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posted: 9/10/2012 5:00 AM

Editorial: A wish for compromising political leadership

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The Daily Herald Editorial Board

The conventions are over. It's now an eight-week sprint to General Election Day. Already, the mailers are landing in our boxes, the ads are airing and the robocallers are burning up the phone lines.

Now is when we wish more of the suburbs, state and nation could be modeled politically to be more like the 10th Congressional District. Spanning parts of Lake and Northwest Cook counties, the 10th District has a history of being full of independents.

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How independent? The new 10th District was drawn by Democrats and is said to be one of the most Democratic-leaning districts held by a Republican in the nation. Previous iterations of the 10th in Cook and Lake produced election wins for socially moderate Republicans dating back 34 years.

Because of that history of independence, the candidates, in their early campaign ads, are speaking long-forgotten words more candidates and elected officials should embrace: bipartisanship, compromise, independence, cooperation.

As Daily Herald Staff Writer Russell Lissau reported last week, both incumbent Republican Robert Dold of Kenilworth and Deerfield Democrat Brad Schneider have started airing ads that emphasize their willingness to reach across the aisle.

Dold's ad talks about Americans coming together and of his pledge "to put people before politics and progress before partisanship." Schneider's initial ads show him pledging to work with whomever has a good idea" and noting, "The bickering, the gridlock, it has to stop."

We could not agree more with both men.

This is precisely what we the people need. This is precisely what we challenge candidates up and down the ticket to aspire to, and not simply as effective politicking, but as effective governance.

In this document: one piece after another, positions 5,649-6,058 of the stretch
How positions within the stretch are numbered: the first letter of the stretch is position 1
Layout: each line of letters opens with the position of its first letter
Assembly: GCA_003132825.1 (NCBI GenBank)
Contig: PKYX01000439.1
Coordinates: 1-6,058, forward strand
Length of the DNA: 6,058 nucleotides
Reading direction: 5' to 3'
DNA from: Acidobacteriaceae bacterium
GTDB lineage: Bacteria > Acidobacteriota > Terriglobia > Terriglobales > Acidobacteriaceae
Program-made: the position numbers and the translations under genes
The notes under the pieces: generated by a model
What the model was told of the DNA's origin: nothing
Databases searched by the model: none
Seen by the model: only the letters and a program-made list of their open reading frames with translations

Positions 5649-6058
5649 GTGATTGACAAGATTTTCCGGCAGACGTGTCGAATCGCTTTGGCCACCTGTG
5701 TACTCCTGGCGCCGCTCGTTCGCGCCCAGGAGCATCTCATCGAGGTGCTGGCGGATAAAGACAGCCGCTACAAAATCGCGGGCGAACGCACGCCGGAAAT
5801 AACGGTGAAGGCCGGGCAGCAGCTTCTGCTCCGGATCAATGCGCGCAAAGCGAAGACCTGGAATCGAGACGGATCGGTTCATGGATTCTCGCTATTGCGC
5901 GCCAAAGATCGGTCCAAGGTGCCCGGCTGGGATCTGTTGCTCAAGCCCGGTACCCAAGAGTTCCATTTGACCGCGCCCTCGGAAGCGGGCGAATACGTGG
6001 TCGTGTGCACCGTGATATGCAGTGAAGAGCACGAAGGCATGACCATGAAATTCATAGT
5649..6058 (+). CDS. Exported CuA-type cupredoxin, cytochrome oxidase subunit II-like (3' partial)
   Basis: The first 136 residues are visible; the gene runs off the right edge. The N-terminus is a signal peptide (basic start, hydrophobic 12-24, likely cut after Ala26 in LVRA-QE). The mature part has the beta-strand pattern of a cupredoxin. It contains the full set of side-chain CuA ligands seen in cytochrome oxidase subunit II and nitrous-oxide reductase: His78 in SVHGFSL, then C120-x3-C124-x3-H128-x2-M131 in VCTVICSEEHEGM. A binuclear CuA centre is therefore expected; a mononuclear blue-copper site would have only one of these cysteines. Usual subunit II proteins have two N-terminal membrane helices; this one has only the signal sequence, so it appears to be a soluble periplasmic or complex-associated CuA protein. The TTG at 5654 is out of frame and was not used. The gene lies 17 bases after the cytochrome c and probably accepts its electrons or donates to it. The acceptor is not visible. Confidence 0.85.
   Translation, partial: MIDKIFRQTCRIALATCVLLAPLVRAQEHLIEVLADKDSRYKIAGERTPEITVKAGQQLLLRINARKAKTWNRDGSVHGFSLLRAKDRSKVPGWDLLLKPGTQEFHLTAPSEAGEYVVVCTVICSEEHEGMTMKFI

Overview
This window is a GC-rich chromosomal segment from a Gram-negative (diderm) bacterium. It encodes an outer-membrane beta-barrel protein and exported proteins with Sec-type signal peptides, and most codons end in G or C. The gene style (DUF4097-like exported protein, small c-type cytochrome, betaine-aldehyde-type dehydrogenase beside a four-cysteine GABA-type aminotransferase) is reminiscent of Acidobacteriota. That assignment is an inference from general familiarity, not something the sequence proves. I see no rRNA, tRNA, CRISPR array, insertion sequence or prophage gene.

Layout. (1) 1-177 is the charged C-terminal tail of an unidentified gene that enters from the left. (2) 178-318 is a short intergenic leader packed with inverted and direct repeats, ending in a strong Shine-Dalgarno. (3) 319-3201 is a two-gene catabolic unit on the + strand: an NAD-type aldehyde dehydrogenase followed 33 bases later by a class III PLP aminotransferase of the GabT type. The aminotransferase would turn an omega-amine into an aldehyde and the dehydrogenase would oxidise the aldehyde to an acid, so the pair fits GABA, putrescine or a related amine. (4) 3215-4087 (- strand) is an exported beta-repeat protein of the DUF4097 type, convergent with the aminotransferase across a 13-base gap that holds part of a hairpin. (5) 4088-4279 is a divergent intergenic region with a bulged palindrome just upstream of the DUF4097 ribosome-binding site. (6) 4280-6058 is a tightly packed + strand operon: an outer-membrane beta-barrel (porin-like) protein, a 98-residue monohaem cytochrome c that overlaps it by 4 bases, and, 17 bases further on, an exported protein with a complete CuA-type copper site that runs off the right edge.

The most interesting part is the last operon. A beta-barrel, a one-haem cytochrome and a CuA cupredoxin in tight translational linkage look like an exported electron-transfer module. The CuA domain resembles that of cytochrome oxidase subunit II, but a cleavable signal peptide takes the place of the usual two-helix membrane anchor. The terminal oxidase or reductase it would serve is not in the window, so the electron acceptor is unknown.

We also are realists and, sadly, we know the stakes are high in the 10th Congressional District. It is a race of national importance to both major political parties, so we would not be surprised to hear nastier messages from these campaigns or their surrogates in the weeks that remain.

As noted by Ken Redfield, political science professor emeritus at the University of Illinois Springfield, independent groups can spend and say what they wish and it's easy in a direct mail piece to attack, "to put in a lot more red meat."

So, we expect the ads, mail and robocalls in the 10th and everywhere else to get more malicious in the race to Nov. 6. But we pray we are proven wrong. Wouldn't it be something if we had some contests that were about different approaches to fixing our challenges with some details on how to do it?

And wouldn't it be something, even if none of us were totally happy with everything in the end results, if we actually had some compromise and accomplishment on the tough challenges from our Congress and state legislators? You might say we're dreamers. We suspect we're not the only ones.

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